Photo by Mikhail Klimentyev

Godless and gutless

Putin is no Christian bastion, but neither is the West

Artillery Row

Putin’s brutal invasion of Ukraine gives a lie to all those silly daydreams about his being a pillar of Christian and conservative values. The two lengthy speeches which Putin delivered this week to justify the war, make his motives clear. In his world, Ukraine is just an administrative unit within the Soviet Union, whose territory was given to it by Lenin, Stalin and Khrushchev; it was an unintended, unfortunate incident of history that it ever became independent. Addressing his troops as “comrades”, Putin made their mission abundantly clear: the Soviet empire is coming back to take what belongs to it.

Unlike Putin’s Russia, Ukraine is a Christian and democratic nation. It is now under attack from the self-proclaimed heirs of the godless USSR. The premise of that attack is explicitly that neither the Ukrainian state nor the Orthodox Church of Ukraine have any right to exist.

Putin’s version of Christianity is a very peculiar one

It is true that Putin has indulged in some blasphemous flirting with Christianity; but his version of Christianity is a very peculiar one. He is prepared to be a patron of the Church because having a “strong” church is useful for an empire, but there are conditions attached to that. There may be only one church (subject to strict hierarchical discipline not dissimilar to Putin’s secular power structures), and that church must obey and serve the secular government. For example, when a hundred of brave Russian Orthodox priests in 2019 signed an open letter urging Christian charity towards imprisoned opposition protestors, the iron fist of the “loyal” church hierarchy promptly came down upon many of the signatories.

What the invading Russian troops bring with them is not only political tyranny, but also religious persecution, of Soviet style and proportions, for anyone who does not conform to Putin’s utilitarian view of religion. Russia enforces severe laws against unlicensed “missionary activities”, as well as against “extremism” generally, and Putin’s regime does not hesitate to apply them to Christians. Parts of Ukraine occupied by Russia since 2014, such as Crimea and Donetsk, have seen serious persecution of the Orthodox Church of Ukraine, which worships in Ukrainian language and claims independence from the Patriarch of Moscow.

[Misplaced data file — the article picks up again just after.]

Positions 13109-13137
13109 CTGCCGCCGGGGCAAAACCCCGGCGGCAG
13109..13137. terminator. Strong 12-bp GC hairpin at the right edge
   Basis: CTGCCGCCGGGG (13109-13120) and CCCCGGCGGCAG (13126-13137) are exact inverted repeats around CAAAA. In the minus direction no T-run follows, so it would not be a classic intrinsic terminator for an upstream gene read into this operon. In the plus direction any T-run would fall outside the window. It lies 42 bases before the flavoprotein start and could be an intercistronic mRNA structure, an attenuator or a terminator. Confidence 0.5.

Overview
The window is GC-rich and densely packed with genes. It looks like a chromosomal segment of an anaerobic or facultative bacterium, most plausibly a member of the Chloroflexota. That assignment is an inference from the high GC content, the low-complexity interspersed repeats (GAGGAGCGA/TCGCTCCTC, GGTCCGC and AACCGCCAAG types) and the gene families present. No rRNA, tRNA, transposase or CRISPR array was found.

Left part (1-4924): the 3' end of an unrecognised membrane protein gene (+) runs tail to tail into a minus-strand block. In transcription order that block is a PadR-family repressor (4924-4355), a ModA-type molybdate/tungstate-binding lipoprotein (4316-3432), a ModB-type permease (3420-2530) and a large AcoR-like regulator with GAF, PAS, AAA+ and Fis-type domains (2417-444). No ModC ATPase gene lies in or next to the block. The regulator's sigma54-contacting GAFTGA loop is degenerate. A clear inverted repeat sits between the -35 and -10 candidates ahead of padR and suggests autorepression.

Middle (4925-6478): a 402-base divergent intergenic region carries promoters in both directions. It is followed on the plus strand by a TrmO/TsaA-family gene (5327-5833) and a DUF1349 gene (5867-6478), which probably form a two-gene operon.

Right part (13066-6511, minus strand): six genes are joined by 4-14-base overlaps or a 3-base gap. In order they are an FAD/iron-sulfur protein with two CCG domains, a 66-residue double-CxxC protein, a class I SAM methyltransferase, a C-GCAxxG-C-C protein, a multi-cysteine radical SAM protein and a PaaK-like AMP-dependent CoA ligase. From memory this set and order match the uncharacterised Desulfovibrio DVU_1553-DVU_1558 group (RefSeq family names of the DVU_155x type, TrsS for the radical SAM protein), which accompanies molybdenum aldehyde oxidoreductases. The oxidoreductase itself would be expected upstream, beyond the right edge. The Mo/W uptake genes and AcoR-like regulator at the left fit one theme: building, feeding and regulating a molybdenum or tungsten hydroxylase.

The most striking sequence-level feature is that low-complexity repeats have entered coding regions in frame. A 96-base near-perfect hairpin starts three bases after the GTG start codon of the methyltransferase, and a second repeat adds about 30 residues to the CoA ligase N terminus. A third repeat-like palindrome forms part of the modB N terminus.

Facing this awful threat, Ukrainians look to the West with hope alas, their hopes seem to be misplaced. Western support and alliances no longer count for much. We supported Afghanistan and then abandoned it to the Taliban. We supported Hong Kong, then abandoned it to communist China. By the Budapest Memorandum of 1994, the US, UK and Russia guaranteed independence and territorial integrity of Ukraine, specifically against any military invasion, in exchange for her giving up nuclear weapons. Now that Russia has torn up that international agreement, all the US and the UK are prepared to do pursuant to their “guarantee” is rhetoric and some toothless economic sanctions.

Only today, the Defence Secretary has ruled out acceding to the Ukrainian President’s desperate plea to enforce a no-fly zone over Ukraine. The UK is once again unwilling to honour its “guarantee” of protecting the weak because it fears military retaliation from the aggressor. Even so, the least we could do is to leave Putin in suspense about that why did Mr Wallace assure him loud and clear that he need not fear us?